Tag Archives: Parody

Who’s Been Sleeping in My Bed? (1963)


By Richard Winters

My Rating: 3 out of 10

4-Word Review: Carol Burnett does striptease.

Every time I get annoyed by many of today’s Hollywood comedies that seem to be nothing more than a stretched out idea for an episode of a sitcom, one only has to go back into time to find that the comedies of yesteryear weren’t always much better. Of course there were some classics, but a lot of vapid ones in the mix as well. In fact this one is so trite that it becomes almost agonizing to sit through. It was considered in its time to be a ‘sex farce’, but fails to deliver on either.

The old adage ‘it’s not what you know, but who you know’ has never been truer in this instance. I have attended many screenwriting classes and seminars and can verify there is a lot of good stuff out there that hasn’t been read unfortunately because the authors don’t have the right connections. In this case the screenplay was written by Jack Rose who had previous writing success with such films as My Favorite Brunette, Houseboat, and The Road to Rio. Judging from its lack of creativity Rose probably wrote this real quickly to make some fast cash and the studio heads gave it the green light simply based on his past success without ever looking at it critically.

The plot, if you can call it that, has to do with TV-star Jason Steel (Dean Martin) who plays the part of a popular Dr. on a TV-series.  His TV character matches all the ideal qualities that women want in a man and thus he always has women chasing after him in real-life. He even has the wives of his friends coming on to him. With so many married women telling him how unhappy they are in their marriages he begins to fear that marriage may not be a good idea and thus calls off his impending engagement to beautiful Melisa Morris (Elizabeth Montgomery).  Melisa is devastated by this, so her goofy roommate Stella Irving (Carol Burnett, in her film debut) hatches up a kooky scheme in order to get him to reconsider.

This film gets tiring right from the beginning.  Jason goes out with his buddies every Thursday night to play poker, but then during the game he always gets a call from one of his buddy’s wives telling him they have to see him.  He leaves the game and meets them at his place and then fights off their advances. This silly scenario gets repeated four different times with all four of his friend’s wives and it’s like being told the same dumb joke over and over. This triviality ends up taking up the whole first hour before it moves into the scheme portion, which really doesn’t even measure up to a weak episode of ‘I Love Lucy’.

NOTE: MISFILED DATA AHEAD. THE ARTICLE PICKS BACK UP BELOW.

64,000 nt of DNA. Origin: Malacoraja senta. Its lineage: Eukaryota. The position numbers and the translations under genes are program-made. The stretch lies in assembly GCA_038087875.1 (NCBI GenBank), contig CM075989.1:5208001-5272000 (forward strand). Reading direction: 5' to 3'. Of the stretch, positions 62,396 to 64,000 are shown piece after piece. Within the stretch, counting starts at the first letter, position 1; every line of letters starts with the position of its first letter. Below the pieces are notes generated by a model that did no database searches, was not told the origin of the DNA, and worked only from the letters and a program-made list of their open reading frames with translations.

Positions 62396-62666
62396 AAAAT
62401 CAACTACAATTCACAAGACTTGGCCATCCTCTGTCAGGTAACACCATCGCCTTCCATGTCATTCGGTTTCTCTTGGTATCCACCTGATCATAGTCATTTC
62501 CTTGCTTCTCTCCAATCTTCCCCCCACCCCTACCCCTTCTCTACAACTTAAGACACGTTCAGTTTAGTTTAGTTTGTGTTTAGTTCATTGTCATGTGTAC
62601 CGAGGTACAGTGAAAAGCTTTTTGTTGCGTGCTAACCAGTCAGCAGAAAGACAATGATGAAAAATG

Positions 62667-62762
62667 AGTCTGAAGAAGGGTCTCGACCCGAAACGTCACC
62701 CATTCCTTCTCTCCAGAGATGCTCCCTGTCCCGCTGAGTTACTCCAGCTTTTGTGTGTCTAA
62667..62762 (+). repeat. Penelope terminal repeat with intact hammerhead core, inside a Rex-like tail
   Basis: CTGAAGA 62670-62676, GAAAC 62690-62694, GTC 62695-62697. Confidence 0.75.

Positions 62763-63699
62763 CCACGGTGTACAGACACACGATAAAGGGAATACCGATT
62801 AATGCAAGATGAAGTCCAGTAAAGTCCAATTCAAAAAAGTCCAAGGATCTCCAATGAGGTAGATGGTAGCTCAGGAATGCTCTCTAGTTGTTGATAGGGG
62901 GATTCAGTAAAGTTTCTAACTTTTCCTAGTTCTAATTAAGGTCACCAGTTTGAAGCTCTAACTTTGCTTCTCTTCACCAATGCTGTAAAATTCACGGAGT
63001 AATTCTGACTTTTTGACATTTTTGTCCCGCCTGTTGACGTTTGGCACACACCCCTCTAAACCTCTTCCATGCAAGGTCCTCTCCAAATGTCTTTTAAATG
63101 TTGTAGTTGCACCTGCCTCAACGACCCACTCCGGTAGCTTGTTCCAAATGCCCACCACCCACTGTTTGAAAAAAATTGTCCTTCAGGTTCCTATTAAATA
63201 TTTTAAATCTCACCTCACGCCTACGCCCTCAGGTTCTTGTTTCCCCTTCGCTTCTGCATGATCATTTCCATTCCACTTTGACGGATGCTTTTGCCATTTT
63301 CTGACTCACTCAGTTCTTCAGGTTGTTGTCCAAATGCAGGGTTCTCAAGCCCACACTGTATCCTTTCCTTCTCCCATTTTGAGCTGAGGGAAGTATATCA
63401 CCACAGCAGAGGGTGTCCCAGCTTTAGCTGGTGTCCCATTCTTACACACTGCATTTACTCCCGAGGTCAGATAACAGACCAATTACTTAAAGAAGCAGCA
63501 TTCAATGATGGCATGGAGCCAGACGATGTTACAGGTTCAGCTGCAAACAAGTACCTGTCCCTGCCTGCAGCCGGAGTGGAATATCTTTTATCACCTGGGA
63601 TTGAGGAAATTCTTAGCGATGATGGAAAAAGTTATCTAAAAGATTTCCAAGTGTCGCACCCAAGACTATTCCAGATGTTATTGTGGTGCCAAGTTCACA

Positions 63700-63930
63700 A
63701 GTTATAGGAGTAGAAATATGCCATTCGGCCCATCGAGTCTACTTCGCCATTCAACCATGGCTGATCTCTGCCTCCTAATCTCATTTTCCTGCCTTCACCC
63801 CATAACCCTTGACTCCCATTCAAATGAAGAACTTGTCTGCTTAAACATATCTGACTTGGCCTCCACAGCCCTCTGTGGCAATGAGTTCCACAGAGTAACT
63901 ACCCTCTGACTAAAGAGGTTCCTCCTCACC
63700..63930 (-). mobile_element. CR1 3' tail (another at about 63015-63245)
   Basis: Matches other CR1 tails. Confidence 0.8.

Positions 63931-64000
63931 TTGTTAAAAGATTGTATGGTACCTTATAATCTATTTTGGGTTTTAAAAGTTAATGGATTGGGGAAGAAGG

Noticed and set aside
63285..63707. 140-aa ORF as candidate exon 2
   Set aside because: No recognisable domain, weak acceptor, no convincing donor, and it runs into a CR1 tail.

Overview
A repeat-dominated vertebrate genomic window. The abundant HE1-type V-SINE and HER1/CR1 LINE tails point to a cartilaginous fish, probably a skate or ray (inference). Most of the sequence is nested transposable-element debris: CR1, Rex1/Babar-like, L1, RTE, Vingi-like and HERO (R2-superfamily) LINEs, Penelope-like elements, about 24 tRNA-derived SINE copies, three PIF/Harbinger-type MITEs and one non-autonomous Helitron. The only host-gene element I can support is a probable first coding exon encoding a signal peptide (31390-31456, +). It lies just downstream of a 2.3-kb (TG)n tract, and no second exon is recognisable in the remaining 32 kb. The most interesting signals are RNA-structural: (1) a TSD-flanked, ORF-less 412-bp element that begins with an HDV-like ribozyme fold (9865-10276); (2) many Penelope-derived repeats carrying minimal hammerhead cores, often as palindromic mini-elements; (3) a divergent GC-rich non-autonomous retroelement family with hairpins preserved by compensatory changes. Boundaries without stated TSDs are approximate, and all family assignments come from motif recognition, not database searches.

Out of the whole ninety minutes there are only two scenes that are mildly amusing.  One is when Jason pushes everyone into a pool and they fall in like dominoes and the other is when Stella goes to a strip club and is forced to go onstage and do a striptease when she can’t pay for her drinks, which makes great use of Burnett’s ad-libbing abilities.

Burnett and Montgomery make an interesting pair. Montgomery is a good straight-man to Burnett’s zaniness and with a better script this could’ve been ideal casting. Montgomery did this film just before she started her long running series ‘Bewitched’. She looks gorgeous and gives the film’s best performance.

There is a long list of excellent male character actors here including: Martin Balsam, Jack Soo, Richard Conte, Louis Nye, and Johnny Silver. All of them are wasted with very little to do. Except for the money I don’t know why any of them took their parts.

The satirical jabs at TV-dramas are too gentle and not even good for a chuckle.  If one is considering getting married then I would definitely not suggest it as the script takes so many potshots at the institution that it is liable to give anyone second thoughts.

Although this was made as a vehicle for Martin I feel even fans of Dino will be disappointed. It really doesn’t take advantage of his persona and he seems as bored with the material as the viewer and just going through the paces. Despite the interesting cast this is an all-around disappointment.

My Rating: 3 out of 10.

Released: December 25, 1963

Runtime: 1Hour 43Minutes

Rated NR (Not Rated)

Director: Delber Mann

Studio: Paramount

Available: Netflix Streaming